Most commentators do not fault Sarah for feeling the way she did, nor for acting on these feelings. Her fear and concerns for all she and Abraham had worked for, and especially those for her little Isaac, were entirely legitimate. If Ishmael was indeed endangering her own son’s life, as many commentators hold, she would have absolutely been in the right to send him and his mother packing. One modern commentator, John Skinner, sees things differently. He writes in the International Critical Commentary to Genesis that what Sarah saw was simply “two young children playing together, innocent of the social distinctions that excite[d] Sarah’s maternal jealousy and prompt[ed] her cruel demands.” To Skinner, Sarah’s decision was based in feeling, but not in reality, and her acting on this feeling without bringing a check and balance led to the suffering and near deaths of two other human beings. And if that is the case, I have to wonder why, if Sarah didn’t stop herself, Abraham didn’t say, wait a minute. Stop. I understand how you’re feeling, but maybe sending into the wilderness a little boy and his mother — especially those for whom you have been responsible, maybe it’s not right. Maybe we should take a moment, pause, discuss, and find a solution that works for everyone.
Fear can be a necessary feeling. It is an alert that there might be cause for concern. It is an evolutionary advantage. There may be very real threats out there, and fear alerts and compels us to do something to deal with those threats. Sarah handled her threat by acting, and Hagar handled hers in crying out for help. And both responses to fear elicited a change.
So many of us are filled with very legitimate fears. Some of us fear for our livelihoods; will we have a job that will pay enough for us to make ends meet, and perhaps even enjoy life a little bit? If we lose our jobs, or quit in the search for something better, perhaps even to be creative and start our own business, what will we do about that barely-affordable health insurance? This coming year will we be safe in the comfort of our homes, or might we be underwater, financially, or through the effects of climate change? What will be the state of our health? Will we have enough retirement savings to last us as long as we live? Will the Jewish people be safe? Will our children be safe because they’re part of a visible or invisible minority? And what about those people we don’t really know who seem to show up in the news every day? What about their values that differ from our own? What is it that they want? Do they wish to see our demise and will they change society in their own image? What about nukes and North Korea? And of course, how could we forget Nazis and the KKK? We recite in Un’taneh Tokef these high holy days, “who by fire, who by water?”; there is much to contemplate, and a lot to fear. And this fear is legitimate, a protective instinct, very much a part of our minds and souls.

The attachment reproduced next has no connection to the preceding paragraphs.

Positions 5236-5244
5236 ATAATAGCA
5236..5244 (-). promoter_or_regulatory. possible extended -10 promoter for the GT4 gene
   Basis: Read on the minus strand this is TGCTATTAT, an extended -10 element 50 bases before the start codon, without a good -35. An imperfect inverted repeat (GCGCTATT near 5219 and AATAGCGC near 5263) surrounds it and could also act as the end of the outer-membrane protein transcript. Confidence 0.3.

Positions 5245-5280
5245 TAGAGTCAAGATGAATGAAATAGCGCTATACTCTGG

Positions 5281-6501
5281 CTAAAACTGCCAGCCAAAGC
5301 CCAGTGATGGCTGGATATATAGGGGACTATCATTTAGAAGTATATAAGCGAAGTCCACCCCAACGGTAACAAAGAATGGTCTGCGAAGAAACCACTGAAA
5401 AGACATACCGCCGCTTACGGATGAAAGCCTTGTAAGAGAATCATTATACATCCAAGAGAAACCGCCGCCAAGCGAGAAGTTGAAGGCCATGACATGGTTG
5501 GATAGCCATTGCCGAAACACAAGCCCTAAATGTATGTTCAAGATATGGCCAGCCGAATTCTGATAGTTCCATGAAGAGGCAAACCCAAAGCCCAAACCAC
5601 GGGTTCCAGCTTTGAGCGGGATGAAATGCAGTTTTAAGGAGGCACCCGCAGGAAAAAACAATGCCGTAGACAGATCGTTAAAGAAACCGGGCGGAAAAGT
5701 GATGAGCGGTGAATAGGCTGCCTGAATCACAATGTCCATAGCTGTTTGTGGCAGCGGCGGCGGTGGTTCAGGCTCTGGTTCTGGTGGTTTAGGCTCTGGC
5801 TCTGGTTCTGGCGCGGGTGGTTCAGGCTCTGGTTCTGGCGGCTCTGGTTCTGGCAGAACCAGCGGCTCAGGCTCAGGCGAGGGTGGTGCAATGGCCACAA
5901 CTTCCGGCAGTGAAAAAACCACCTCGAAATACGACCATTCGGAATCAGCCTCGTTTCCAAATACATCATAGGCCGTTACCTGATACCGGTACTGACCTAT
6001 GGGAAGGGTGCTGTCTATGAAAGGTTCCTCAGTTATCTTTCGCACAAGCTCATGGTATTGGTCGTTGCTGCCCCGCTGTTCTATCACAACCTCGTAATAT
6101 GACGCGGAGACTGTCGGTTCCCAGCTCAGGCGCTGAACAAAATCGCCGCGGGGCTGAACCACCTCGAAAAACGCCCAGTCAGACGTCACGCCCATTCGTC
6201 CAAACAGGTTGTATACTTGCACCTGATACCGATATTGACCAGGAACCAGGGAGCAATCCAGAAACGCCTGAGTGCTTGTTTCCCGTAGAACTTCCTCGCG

But just as we see in Sarah and Hagar’s story, fear can lead to the right decision, or it can bring out the worst in us. Fear can push us to cry out for help at exactly the right time or give us the strength and resolve to remove danger from our midst, but it can also compel us to act rashly, with prejudice and coldness.
Fear has led us to hold unfair and unkind thoughts towards our Muslim neighbors, even when they have reached out and attempted to improve relationships. Fear has led us to hold prejudice against people with different skin colors. It strips us of our natural instincts of compassion, and it enhances our ability to rationalize what ends up being a failure to act in love. We rationalized backing off from Black Lives Matter, because Palestinian supporters got there first. We talk about property values and changing demographics when we’re really thinking something else about our new neighbors. And then we don’t connect.